information from computer data banks. 

   [Sweden has a "sunshine" law, almost 200 years old, that guarantees
    public access to almost all government documents.  As the information
    in the manual registers were considered public, so too is the same
    information in the computerised data bank.  Information which is not
    public is carefully controlled.  Access is governed by the Swedish Data
    Law, which is now over 10 years old.]

"It is important to quickly get a law that stops general sales.  We
have allowed some exceptions, nine specified computer companies, but
even their sales shall, in the future, be controlled by parliament.
Nobody should be allowed to earn money by [selling] personal
information. Sales should have a public interest, in principle, the
new law will forbid sales" said Petri. ... 

The leader of the Moderate Party, Gunnar Hoekmark, says that Petri is
incorrect when he claims that the law will forbid sales of personal
information. 

"On the contrary," says Hoekmark, "the largest databases will continue
to be sold.  Without the committee's discussing what effect sales of
different personal information will have on individual personal
integrity, they propose that the largest database, Spar, may continue
to sell information on individuals income, personal identity number,
wealth, civil status, address, age, etc." 

Hoekmark points out that the majority [report?] of the inquiry didn't
answer the most basic questions on whether the government in general
shall have the right to sell information on private individuals'
economy and personal situation. 

The majority includes the Center Party's [liberal conservative] Olof
Johansson, who says that the important issue for the future isn't
whether the information ought to be sold, but what information should
be collected.  This includes, for example, the discussion on
limitations of use of the personal id number. 

Constitutional questions [the Sunshine Law is part of the Swedish
Constitution] and the future of the personal id number will remain for
the inquiry to solve by next spring. 

----

Sloppily translated by Martin Minow 

[Peter, I also have a long article on computer controlled airplanes
(fly by wire) from the Observer.  Mostly Sunday Paper background.
Too much to type in.  "... the pilot must have enough confidence
in the flight control computer, and the men who programmed its software,
to take off in an aircraft he cannot fly without them"  "there is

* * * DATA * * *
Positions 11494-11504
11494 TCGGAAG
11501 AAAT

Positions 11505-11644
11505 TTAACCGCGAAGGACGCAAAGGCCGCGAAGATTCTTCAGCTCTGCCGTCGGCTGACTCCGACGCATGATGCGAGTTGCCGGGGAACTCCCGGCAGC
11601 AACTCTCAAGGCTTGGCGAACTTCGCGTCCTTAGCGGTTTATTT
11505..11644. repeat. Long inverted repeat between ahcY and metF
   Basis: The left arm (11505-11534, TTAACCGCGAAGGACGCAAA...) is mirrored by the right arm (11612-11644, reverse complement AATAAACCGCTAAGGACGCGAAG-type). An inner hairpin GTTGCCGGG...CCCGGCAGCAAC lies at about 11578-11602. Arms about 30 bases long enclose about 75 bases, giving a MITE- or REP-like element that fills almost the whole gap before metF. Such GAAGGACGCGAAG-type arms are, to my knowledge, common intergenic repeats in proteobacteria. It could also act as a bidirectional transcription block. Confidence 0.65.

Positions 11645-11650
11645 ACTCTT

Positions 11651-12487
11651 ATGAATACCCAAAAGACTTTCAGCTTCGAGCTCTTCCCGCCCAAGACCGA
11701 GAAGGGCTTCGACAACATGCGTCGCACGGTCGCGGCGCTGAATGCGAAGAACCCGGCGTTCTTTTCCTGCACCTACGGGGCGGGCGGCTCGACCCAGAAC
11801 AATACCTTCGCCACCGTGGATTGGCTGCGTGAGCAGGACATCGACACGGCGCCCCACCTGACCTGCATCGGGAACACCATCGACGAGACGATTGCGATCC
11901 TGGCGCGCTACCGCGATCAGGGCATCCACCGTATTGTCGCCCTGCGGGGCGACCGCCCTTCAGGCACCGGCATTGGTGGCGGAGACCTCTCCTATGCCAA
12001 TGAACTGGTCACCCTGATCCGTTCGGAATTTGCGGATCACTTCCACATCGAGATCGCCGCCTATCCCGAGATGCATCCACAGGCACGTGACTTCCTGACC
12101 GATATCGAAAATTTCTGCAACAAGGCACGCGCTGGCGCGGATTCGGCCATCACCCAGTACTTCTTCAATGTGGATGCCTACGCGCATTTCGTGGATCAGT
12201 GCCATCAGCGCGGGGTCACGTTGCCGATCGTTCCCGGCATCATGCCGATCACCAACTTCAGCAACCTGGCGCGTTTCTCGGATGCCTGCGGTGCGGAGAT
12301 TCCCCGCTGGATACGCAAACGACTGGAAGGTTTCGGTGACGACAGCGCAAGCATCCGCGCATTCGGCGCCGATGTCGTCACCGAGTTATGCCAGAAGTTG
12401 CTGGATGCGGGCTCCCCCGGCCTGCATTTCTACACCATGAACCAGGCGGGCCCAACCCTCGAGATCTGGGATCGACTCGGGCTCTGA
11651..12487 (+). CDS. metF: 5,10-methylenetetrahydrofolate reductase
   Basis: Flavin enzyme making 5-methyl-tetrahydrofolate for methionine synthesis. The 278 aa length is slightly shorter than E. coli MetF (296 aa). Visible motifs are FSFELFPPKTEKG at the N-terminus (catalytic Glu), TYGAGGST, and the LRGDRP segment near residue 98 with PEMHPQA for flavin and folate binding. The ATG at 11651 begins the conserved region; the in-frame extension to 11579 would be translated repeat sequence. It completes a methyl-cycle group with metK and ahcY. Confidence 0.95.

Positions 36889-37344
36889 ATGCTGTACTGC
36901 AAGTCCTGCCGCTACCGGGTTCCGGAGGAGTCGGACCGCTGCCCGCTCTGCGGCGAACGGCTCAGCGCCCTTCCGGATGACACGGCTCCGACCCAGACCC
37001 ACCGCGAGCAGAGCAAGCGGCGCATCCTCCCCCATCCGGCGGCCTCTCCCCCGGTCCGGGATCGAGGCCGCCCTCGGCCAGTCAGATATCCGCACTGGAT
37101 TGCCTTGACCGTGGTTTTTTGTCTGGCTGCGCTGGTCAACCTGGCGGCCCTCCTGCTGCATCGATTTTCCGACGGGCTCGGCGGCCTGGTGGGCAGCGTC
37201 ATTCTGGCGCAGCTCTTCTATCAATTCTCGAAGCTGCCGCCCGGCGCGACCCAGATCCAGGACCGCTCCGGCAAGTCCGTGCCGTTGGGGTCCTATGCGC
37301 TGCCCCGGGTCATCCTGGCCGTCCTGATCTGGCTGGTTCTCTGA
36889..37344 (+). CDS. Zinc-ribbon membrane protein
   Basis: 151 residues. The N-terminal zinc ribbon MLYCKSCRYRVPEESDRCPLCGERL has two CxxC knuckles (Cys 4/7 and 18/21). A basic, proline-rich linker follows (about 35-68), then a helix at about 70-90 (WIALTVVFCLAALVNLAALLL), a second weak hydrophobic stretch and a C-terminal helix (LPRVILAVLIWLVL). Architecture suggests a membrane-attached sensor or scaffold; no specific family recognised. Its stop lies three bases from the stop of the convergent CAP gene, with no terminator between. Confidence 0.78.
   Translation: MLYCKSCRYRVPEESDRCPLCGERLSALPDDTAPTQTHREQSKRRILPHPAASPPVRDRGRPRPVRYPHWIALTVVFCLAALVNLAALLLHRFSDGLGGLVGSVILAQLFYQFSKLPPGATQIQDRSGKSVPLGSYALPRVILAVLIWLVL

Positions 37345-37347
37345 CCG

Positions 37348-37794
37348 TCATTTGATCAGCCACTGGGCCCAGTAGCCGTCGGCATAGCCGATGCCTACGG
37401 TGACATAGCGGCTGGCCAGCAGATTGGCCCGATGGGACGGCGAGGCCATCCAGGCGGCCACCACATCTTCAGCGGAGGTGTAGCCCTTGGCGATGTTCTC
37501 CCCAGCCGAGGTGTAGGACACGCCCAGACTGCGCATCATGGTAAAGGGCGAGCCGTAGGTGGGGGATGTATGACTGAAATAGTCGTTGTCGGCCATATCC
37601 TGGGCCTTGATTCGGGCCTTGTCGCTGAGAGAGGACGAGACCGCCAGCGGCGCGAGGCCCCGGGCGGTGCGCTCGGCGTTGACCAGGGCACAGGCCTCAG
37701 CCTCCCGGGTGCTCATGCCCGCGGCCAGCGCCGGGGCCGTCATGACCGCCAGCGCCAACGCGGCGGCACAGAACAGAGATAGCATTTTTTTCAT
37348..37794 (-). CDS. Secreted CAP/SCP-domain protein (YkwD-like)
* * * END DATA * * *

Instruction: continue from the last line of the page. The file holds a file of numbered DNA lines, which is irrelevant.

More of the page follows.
one more type of failure from which they [the pilots] cannot recover."]


Comment on Nancy Leveson's comment on...

Alan Wexelblat <wex@mcc.com>
Wed, 27 Aug 86 09:33:11 CDT
I agree in large part with Nancy Leveson's comments in RISKS-3.43.
Nevertheless, I find it interesting that she denies that there are "human
errors" but believes that there are "management errors."  It seems that the
latter is simply a subset of the former (at least, until we get computer
managers).  Also, it's not clear whether she includes things like `pushing
the wrong button' or `following the wrong procedure' under the category of
"operational errors."

--Alan Wexelblat    (WEX@MCC.COM)


Words, words, words...

<LIN@XX.LCS.MIT.EDU>
Wed, 27 Aug 1986 15:05 EDT
    From: mikemcl at nrl-csr (Mike McLaughlin)

    I do not know that "NO ONE in the scientific community believes that it is
    possible to frustrate a deliberate Soviet attack on the U.S. population..."
    If there is a PhD in a science who believes that, is that person de facto 
    excluded from the scientific community?

I should have been more precise.  No person with technical credentials
has stated that it is possible to deny the Soviet Union the capability
to wreak significant damage on the U.S. population and industry.  

    I do not know what "frustrat[ing] a deliberate... attack" means.

    If it means deterring the attack by reducing the cost/benefit ratio to
    an unacceptable level, I believe that is possible (but I am not in the
    scientific community and never have been).

    If it means saving a significant number of civilian lives from an 
    inevitable attack, I believe that is possible (but... ).

I think the benchmark that Ashton Carter used in his Office of
Technology Assessment background paper on BMD was pretty good, and it
will serve as a starting point for discussion.  "Frustrate a
deliberate attack..." is taken to mean "preventing the Soviet Union
from delivering by ballistic missile 100 megatons of nuclear warhead
on U.S. cities and industry."  (Note well: WW II was a 5 MT war.)


Software Safety

Paul Anderson <anderson>
Wed, 27 Aug 86 09:43:03 edt
I have received a copy of a proposed revision of MIL-STD-882B (System Safety
Hazard Analysis) Task 212, Software Safety Analysis, that has been
distributed for formal coordination.  This task will be invoked on
contractors building systems containing software for DOD.  This task will
require the contractor to conduct safety analyses and testing of the
software, both on the software alone, and when integrated with the overall
system.

If anybody has thoughts, comments, or suggestions (or even recommended
wording), on what should be included in this task, please let me know
(preferably within the next week or so).

Paul Anderson
anderson@nrl-csr